The incident has been timely reported by Resecurity to BGD e-Gov CIRT (Bangladesh e-Government Computer Incident Response Team) and over 5 compromised law enforcement accounts have been successfully recovered for further risk mitigation.
One of the biggest concerns – the visible security of the law enforcement IT infrastructure, which may create a significant risk to our society not just in cyberspace, but in real life too. Terrorists and extremist groups may leverage such access for malicious purposes.
The trend is continuing, and more law enforcement organizations have been impacted by cyberattacks this month. Just recently, the Conti ransomware group attacked the Intelligence Agency in Peru and leaked their data which created a significant precedent in the security community. Cybercriminals were extorting DIGIMIN, one of the national agencies, asking for payment in cryptocurrency.
DDOS Secrets - another notable group of threat actors, has released 285,635 leaked emails from Nauru Police. The motivation of actors was different - hacktivists attempted to highlight possible abuses endured by asylum-seekers and refugees based on the island and to make them public.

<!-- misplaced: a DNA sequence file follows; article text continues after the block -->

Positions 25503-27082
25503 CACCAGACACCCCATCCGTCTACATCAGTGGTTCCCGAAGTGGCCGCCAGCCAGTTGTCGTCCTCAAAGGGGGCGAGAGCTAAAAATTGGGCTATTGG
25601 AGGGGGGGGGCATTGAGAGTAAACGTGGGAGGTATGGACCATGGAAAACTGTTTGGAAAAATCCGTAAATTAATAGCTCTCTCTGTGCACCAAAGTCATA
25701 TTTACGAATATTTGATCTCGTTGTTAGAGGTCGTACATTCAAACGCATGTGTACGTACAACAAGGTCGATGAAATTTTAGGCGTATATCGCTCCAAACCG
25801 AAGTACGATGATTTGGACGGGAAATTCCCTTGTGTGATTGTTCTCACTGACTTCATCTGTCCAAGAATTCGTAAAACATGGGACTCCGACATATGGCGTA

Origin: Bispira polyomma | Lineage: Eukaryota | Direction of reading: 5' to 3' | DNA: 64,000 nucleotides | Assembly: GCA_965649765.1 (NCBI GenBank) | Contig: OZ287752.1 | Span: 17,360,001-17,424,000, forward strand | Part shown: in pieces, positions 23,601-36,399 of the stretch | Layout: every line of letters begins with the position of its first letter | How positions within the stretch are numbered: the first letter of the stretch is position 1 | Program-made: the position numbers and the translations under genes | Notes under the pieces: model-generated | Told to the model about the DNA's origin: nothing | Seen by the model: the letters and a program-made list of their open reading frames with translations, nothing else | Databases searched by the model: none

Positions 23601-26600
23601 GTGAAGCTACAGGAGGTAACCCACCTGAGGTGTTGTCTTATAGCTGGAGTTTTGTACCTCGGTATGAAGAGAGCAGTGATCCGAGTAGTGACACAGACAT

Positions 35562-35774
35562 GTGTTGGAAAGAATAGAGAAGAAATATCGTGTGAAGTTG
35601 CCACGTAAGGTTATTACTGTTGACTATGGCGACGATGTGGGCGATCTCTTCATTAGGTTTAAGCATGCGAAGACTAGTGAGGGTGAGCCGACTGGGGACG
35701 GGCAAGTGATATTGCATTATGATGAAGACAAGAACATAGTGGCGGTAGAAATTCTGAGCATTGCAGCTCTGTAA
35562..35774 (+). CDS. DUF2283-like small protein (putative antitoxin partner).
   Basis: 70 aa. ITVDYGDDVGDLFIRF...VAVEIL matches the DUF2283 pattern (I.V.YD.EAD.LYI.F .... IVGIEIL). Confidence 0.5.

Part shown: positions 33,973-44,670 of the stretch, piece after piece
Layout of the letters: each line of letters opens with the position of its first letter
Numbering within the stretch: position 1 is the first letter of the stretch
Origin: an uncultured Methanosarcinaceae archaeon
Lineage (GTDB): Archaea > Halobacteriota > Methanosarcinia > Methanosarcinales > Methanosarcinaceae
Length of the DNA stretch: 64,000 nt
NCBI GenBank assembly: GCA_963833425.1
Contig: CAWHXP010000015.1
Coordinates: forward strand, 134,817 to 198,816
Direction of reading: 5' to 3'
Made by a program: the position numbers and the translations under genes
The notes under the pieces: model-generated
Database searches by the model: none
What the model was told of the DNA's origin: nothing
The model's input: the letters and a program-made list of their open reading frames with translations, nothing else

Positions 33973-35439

The bad actor in Dark Web offered for sale Shanghai Police database including 1B+ records about Chinese citizens. Multiple postings have been identified around July 2 with reference to actor "ChinaDan". According to several sources, the actor was offering 23 Terabytes of data for sale.
Later, this information has been offered by other independent actors for 3 BTC ($60,500). Using anonymous channels and IM like Telegram the actors were looking to monetize the stolen data in Dark Web.